Many of her close friends were feminists and progressives. After FDR became Governor of New York, Eleanor started working for the Democratic Party, and the media considered her a “woman [of influence] who speaks her political mind” (Black 10). By 1922, Eleanor was the vice president and finance chairman of the Democratic Women’s Committee. She became very involved in all aspects of politics, and even “stuff[ed] envelopes and [drove] voters to the polls,” to promote the democratic spirit (Black 12). In 1924, Eleanor joined the Women’s City Club, where they focused on child labor laws and worker’s compensation.
Even after FDR became President of the United States, Eleanor refused to lose her independence. She was not sure what life would be like in the White House, and she dreaded the role of First Lady, declaring, “I never wanted to be a President’s wife” (Black 20). Nevertheless, she supported FDR to demonstrate her loyalty to her husband and the Democratic Party. In 1933, when they entered the White House, FDR asked Eleanor to resign from her outside positions, and that contributed to her struggles in adapting to the White House. However, she toured the country during the Great Depression and acted as her “husband’s ears and legs,” as she learned about the widespread hunger and sorrow (Eleanor Roosevelt: A Restless Spirit). Traveling across the country, she was FDR’s ambassador, and this helped her become more visible, outspoken, and involved. As a public figure, she was not like previous First Ladies. Since FDR was confined to his wheelchair, he sent Eleanor out to see people and to talk about his plans. Eleanor brought many issues to FDR because she wanted him to be more aware of everything that was happening throughout the country.
Eleanor and FranklinDuring FDR’s first year as President, Eleanor traveled over 40,000 miles, where she experienced poverty first hand; consequently, she wanted to bring attention to the poor living conditions that many Americans faced (Eleanor and Franklin: The White House Years). She encouraged him to give women positions in the White House and in fact was the first to invite women journalists to the White House. Many times, FDR would get angry and annoyed when Eleanor would ask him to read over things, but she wanted him to get more involved with certain issues that she felt were important; similarly, “although [Eleanor], like most white Americans grew up in an environment suffused with racist and nativist attitudes, by the time she reached the White House, she was one of the few voices in the administration insisting that racial discrimination had no place in American life” (Flemion and O’Connor 7). Eleanor wrote a daily newspaper column, “My Day,” which was published in 180 newspapers nationwide. From 1936-1945, “she wrote… more than 2,500 columns, and 200 articles, published six books, and delivered at least 70 speeches a year” (Black 47). She used “My Day” as a political forum because she wanted to express awareness of foreign policy and wars. In one of her columns she wrote, “I think women of this country… will agree with me that this is a time for action--not for war, but for mobilization of every bit of peace machinery” (Roosevelt, Eleanor Roosevelt’s My Day, 34-45). In order to express her concerns and to get her point across, many times she was blunt.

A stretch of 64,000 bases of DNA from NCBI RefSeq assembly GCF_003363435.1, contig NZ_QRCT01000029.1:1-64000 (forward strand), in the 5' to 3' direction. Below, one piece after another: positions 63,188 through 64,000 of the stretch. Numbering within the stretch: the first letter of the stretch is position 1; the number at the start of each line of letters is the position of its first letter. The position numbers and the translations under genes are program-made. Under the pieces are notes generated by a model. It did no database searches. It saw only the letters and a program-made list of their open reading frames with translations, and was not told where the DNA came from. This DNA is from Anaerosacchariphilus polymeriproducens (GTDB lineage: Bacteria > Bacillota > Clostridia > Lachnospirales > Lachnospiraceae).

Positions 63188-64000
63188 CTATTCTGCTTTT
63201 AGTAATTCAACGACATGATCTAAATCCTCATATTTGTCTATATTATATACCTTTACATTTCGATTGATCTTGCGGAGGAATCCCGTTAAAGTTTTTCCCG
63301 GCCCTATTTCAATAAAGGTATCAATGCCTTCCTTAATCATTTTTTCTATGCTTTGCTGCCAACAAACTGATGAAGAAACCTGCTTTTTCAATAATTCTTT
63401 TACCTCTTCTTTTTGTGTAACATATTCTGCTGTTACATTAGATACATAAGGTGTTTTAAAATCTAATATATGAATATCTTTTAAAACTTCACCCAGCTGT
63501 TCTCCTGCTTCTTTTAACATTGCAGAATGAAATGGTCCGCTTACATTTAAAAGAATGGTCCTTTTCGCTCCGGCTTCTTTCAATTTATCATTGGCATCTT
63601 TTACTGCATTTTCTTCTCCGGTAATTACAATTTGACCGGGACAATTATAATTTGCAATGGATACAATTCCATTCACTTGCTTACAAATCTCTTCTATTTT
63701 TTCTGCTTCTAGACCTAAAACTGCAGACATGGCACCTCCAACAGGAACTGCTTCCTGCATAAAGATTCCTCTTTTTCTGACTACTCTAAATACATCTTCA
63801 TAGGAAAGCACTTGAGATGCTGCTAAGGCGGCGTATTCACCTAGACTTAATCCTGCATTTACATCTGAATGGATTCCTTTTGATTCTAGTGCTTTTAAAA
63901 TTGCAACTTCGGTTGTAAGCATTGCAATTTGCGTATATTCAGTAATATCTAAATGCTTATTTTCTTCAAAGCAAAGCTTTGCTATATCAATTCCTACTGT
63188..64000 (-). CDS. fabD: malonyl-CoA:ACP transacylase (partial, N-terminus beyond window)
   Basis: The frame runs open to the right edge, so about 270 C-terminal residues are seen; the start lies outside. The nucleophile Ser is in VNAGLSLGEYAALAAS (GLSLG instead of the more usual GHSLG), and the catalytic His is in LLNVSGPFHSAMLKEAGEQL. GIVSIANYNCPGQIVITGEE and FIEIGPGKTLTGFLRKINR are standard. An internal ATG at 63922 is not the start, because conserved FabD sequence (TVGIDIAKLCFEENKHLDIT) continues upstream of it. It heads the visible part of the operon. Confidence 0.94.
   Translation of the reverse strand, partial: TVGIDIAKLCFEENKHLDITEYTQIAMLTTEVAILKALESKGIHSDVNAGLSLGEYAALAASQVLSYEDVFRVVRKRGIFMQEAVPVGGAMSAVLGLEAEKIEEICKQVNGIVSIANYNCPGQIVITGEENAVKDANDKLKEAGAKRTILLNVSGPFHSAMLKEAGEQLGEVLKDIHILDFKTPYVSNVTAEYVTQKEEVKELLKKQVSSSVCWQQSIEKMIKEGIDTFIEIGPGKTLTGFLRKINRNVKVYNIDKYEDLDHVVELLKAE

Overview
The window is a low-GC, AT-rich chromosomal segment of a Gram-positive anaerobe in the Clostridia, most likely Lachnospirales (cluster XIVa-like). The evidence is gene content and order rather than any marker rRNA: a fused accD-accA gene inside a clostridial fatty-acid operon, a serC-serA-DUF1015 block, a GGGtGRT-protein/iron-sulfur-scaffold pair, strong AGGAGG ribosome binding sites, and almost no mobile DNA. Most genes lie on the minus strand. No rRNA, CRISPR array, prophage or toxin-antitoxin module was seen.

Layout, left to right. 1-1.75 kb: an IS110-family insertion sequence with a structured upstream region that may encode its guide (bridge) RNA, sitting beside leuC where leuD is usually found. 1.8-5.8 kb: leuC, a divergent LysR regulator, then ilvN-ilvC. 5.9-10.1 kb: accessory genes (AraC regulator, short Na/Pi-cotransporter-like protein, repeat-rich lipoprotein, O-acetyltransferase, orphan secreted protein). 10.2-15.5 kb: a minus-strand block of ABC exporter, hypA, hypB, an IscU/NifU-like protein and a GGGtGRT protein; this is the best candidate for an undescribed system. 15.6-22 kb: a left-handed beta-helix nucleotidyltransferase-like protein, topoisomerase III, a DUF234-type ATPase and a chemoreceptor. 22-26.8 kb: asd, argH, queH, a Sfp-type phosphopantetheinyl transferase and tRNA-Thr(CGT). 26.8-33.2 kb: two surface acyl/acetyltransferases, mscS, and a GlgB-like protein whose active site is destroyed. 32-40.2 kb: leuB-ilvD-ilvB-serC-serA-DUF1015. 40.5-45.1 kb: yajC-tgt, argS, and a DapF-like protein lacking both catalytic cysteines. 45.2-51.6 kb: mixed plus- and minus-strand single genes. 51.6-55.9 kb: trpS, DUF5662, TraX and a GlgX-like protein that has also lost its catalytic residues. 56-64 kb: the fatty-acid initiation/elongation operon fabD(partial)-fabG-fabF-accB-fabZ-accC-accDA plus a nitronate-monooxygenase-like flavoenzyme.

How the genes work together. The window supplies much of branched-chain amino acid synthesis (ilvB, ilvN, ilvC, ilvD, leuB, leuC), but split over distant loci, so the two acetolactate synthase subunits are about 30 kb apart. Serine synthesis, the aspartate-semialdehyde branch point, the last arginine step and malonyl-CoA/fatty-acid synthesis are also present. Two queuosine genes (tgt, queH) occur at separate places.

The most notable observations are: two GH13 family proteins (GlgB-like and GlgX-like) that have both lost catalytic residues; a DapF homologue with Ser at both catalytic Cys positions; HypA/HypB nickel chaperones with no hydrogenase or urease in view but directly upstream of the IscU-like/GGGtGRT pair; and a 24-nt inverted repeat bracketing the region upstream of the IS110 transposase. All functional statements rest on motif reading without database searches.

By emphasizing her dislike for segregation, she helped promote the importance of equality, stating that “freedom must be universal and all men must be assured that there will be respect for the individual human being, regardless of his race, his creed, or his color” (Roosevelt, Eleanor Roosevelt’s My Day, 76). She was also very open about her life, and made it seem like her readers were right there with her; in her columns, she would share stories about her day-to-day life, and even give advice. Eleanor strongly encouraged people to write to her, and within the first year of her column, she received over 300,000 letters; she frequently responded to people’s letters in her columns in order to help bring attention to certain issues. From reading through some of her columns, it is evident that Eleanor was very down to earth and inspirational; even though she was wealthy for most of her life, she emphasized that “one of the real gifts that brings you riches… is the power of appreciation” (Roosevelt, Eleanor Roosevelt’s My Day, 57).